Wednesday, October 26, 2011

Leave Leaves Alone

The following message was contained in an email from the Town of Bedford:

Fellow Residents, 

Autumn is here, and with it the annual ritual of fall leaf clean-up is under way. I want to urge a practice that can help us control costs, keep your property healthier, and protect the environment.  

We have come to consider leaves something to be disposed of – instead of viewing them as the valuable resource they are. We spend time blowing or raking them into piles on the street, into bags stacked curb-side, left for town pickup. When the Town collects, hauls, and disposes leaves, it costs taxpayers more than $30,000 a year! But what we’ve done is interrupt nature’s own processes, remove the nutrients in the leaves, instead of returning them to nourish the soil and the grass or plants that grow on your property.

The best thing you can do with your leaves is leave them on your property. 

You can: 
 • Shred them with a lawn mower using a mulcher mower and simply leave them in place on your lawn. (A regular homeowner mower works well too if you remove the collection bag and close the flap.) Mower deck attachments for commercial landscapers are available and mulch leaves very effectively.  
• Compost them in a pile or container; with or without shredding, but shredding is reduced more quickly to compost.  
• Shred them and use them as mulch on your borders and flowerbeds.  
• If you border a wooded area or park, rake the leaves into the woods. (When you rake into the woods, spread them out so they look natural, are no greater than a foot in depth, and doesn’t create an unsafe condition for those who may walk there.)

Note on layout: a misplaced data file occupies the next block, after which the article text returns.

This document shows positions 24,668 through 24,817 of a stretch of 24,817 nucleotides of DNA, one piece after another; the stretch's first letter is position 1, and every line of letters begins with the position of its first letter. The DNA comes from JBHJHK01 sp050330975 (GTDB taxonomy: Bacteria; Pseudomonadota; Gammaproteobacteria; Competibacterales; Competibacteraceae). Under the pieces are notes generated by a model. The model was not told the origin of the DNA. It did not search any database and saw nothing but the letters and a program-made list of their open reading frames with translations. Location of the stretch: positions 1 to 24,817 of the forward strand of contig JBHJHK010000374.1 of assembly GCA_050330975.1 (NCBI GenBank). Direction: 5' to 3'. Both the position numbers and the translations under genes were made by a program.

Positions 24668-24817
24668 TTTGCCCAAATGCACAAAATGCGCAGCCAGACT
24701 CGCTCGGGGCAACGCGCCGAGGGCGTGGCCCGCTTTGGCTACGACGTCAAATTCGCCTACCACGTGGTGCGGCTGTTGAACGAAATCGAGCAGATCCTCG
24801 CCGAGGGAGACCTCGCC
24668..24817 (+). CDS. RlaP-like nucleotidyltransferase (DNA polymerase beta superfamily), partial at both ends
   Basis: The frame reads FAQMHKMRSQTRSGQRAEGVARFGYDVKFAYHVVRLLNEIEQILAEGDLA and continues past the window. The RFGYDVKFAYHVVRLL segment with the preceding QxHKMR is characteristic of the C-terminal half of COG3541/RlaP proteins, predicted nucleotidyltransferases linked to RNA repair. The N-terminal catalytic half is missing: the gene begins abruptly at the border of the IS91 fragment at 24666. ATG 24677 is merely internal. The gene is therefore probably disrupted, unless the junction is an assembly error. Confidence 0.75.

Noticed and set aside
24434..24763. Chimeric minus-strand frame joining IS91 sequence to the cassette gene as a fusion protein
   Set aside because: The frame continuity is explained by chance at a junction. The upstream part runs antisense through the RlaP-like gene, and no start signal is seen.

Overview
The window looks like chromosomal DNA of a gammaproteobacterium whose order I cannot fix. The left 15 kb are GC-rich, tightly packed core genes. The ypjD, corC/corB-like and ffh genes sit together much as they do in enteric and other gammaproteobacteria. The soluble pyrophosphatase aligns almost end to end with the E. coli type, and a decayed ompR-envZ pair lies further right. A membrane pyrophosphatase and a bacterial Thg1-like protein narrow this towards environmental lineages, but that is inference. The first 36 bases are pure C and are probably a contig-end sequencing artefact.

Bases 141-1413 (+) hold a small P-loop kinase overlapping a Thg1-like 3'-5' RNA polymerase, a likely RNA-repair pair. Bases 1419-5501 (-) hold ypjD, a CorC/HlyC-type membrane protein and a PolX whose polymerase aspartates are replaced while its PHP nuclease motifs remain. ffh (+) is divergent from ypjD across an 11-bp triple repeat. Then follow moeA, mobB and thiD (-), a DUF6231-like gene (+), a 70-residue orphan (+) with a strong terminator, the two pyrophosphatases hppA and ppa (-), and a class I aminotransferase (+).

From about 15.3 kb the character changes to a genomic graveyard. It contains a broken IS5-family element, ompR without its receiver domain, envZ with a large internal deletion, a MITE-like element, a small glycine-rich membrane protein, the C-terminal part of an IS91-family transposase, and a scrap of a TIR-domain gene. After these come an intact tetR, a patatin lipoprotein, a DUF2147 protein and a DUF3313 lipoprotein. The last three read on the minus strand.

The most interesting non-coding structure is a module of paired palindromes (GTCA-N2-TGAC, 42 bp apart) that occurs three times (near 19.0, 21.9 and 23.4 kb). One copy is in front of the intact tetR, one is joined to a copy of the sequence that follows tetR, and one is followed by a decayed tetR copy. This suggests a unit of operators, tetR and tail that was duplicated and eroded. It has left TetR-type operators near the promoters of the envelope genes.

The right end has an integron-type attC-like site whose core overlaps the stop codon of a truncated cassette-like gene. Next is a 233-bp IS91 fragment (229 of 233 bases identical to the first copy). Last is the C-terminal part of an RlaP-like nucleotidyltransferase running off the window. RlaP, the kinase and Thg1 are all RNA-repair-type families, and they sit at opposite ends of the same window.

You can do this yourself if you take care of your own property. If you use a contractor, you can ask them to use these procedures this fall. If they aren’t sure what to do, you can urge them to attend training being offered in Dobbs Ferry Village Hall,October 27th @ 7pm or at Eastchester Town Hall November 3rd @ 7:45pm. 

The benefits are clear. You’ll reduce your need for commercial fertilizers, and may never buy mulch again. You’ll save effort: most homeowners (and landscapers) find that mulching leaves in place actually is easier than raking or blowing them to the curb. It helps keep your property healthy: leaf mulch recycles nutrients into your soil and helps retain moisture, reducing the need for watering in dry spells. The less picked up, the less the Town needs to spend on disposal. It reduces noise pollution by not requiring as much blowing around of leaves. Finally, transporting and disposing leaves wastes energy and contributes to pollution. 

For more information about mulching-in-place and composting of leaves, go to either of two sites put up by local villages: 

Once you start doing this, you’ll be surprised at how easy it is and how silly the old ways seemed. 

Thank you, Lee Roberts

Please leave your leaves alone this fall!  It's best for you, your lawn, and the environment!

-Adam Zorn, Naturalist